It’s a colourful time of year as leaves start to turn yellow, then brown, and then drop to the ground — not only on trees, but also in soybean fields.
When moisture has not been a limiting factor, differences in days-to-maturity between varieties can be quite eye-catching heading into the final weeks of the growing season.
In this Soybean School episode, we take a look at the process of assigning maturity ratings to different varieties as we visit one of several sites where Manitoba’s provincial agriculture department gathers data on all the varieties listed in its annual seed guide.
“(The rating) is all based on your seeding date and when it reaches the R8 growth stage, which is physiological maturity,” explains Dennis Lange, pulse specialist with Manitoba Agriculture and Resource Development.
R8 is defined as when 95 per cent of the pods are brown and starting to rattle. There are usually no leaves left. At this point, the crop is usually 5-10 days away from being dry enough to harvest.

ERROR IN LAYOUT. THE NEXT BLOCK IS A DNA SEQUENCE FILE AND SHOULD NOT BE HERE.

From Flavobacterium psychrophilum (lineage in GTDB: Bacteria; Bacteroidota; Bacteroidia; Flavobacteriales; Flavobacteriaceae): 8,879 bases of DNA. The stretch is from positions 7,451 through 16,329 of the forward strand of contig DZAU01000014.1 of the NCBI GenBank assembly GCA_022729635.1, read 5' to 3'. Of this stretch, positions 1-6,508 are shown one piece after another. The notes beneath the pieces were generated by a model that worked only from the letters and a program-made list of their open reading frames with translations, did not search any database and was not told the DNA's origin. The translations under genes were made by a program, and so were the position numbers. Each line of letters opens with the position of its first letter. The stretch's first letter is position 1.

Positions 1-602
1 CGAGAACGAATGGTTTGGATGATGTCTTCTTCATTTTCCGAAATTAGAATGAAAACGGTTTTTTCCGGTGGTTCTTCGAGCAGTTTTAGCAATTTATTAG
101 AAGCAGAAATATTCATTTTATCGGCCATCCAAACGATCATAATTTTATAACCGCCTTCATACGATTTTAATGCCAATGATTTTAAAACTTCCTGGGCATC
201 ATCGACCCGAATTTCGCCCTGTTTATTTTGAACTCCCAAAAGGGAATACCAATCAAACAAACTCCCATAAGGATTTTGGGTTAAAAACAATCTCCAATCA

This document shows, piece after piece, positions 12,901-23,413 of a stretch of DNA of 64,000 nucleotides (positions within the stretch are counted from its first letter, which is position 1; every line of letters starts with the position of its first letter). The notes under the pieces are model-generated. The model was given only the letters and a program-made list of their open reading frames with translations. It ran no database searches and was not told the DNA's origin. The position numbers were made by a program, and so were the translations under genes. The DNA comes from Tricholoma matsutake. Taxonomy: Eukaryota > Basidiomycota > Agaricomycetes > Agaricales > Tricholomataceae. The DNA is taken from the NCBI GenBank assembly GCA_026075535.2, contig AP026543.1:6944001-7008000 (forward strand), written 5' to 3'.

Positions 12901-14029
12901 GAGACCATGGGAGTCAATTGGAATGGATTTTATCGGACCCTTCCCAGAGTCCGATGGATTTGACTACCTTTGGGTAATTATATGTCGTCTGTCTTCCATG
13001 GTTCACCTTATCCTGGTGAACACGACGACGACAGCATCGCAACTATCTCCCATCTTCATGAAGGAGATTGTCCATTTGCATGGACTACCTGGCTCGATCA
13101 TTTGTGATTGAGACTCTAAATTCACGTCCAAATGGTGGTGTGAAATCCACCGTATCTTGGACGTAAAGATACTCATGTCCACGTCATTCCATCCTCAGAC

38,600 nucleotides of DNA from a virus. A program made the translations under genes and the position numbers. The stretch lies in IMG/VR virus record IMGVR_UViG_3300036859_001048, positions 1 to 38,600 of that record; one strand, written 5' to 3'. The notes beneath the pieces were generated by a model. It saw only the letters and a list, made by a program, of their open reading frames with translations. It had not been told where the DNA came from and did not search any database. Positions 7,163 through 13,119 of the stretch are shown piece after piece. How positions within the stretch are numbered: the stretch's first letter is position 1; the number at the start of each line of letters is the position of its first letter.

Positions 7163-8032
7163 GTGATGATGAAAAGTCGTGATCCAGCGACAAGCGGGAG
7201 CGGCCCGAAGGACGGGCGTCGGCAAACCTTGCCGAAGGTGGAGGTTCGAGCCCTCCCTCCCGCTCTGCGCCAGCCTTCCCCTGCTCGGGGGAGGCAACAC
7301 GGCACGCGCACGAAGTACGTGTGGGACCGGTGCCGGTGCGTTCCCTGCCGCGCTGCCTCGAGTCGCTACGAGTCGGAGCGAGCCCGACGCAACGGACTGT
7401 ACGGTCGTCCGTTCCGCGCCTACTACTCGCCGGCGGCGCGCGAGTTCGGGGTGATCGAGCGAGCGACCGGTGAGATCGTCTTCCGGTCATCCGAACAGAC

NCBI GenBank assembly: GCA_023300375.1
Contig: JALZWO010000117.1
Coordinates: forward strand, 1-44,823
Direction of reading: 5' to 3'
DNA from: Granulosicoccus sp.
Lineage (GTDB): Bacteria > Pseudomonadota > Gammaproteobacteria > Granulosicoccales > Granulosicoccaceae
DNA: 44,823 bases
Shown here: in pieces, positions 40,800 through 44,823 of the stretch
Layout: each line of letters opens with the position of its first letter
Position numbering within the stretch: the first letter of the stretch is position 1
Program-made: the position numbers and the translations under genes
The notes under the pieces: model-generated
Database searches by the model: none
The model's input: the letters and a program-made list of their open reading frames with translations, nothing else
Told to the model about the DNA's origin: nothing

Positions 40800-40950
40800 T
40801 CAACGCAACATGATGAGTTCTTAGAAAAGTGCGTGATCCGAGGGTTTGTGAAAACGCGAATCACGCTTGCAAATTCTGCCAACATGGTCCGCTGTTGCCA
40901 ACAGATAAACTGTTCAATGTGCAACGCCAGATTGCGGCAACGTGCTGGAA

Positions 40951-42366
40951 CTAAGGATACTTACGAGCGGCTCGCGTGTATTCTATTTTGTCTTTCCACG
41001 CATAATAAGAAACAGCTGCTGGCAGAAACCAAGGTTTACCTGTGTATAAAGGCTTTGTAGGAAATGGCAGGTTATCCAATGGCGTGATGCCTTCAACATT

An early variety in Manitoba, as shown in the video, might reach R8 in about 105 days, says Lange, while the check or mid-season variety would typically take closer to 115 to 117 days. Longer season varieties meant for the warmest parts of the province are rated at up to two weeks longer than the check variety. For the seed guide, Lange and his colleagues give each variety a relative plus/minus days-to-maturity rating compared to the check variety.
Short-season beans are well-suited for more northern and western growing areas, but he emphasizes they also have a fit in longer-season areas, especially when spring weather isn’t ideal and growers have to look at planting late or re-planting.
Ultimately, a question for growers in northern areas when choosing which varieties to plant is always going to be: how do you maximize yield potential while minimizing the risk of frost killing the crop prematurely?
Yield losses will be significant if they occur at the R5 or R6 stages, but Lange says the risk of significant yield loss declines in R7 — when most of the pods are yellow and at least one pod has its mature brown colour.
“At R7 you probably won’t see much yield loss, maybe five percent at most,” he explains. “You may see some green seed if you get a hard frost. A minus one frost would just freeze the tops of the plants and leaves might drop off. A minus five frost, for example, might lock that green seed in, but really no yield loss.”
Related Soybean School episode: Assessing the Impact of Frost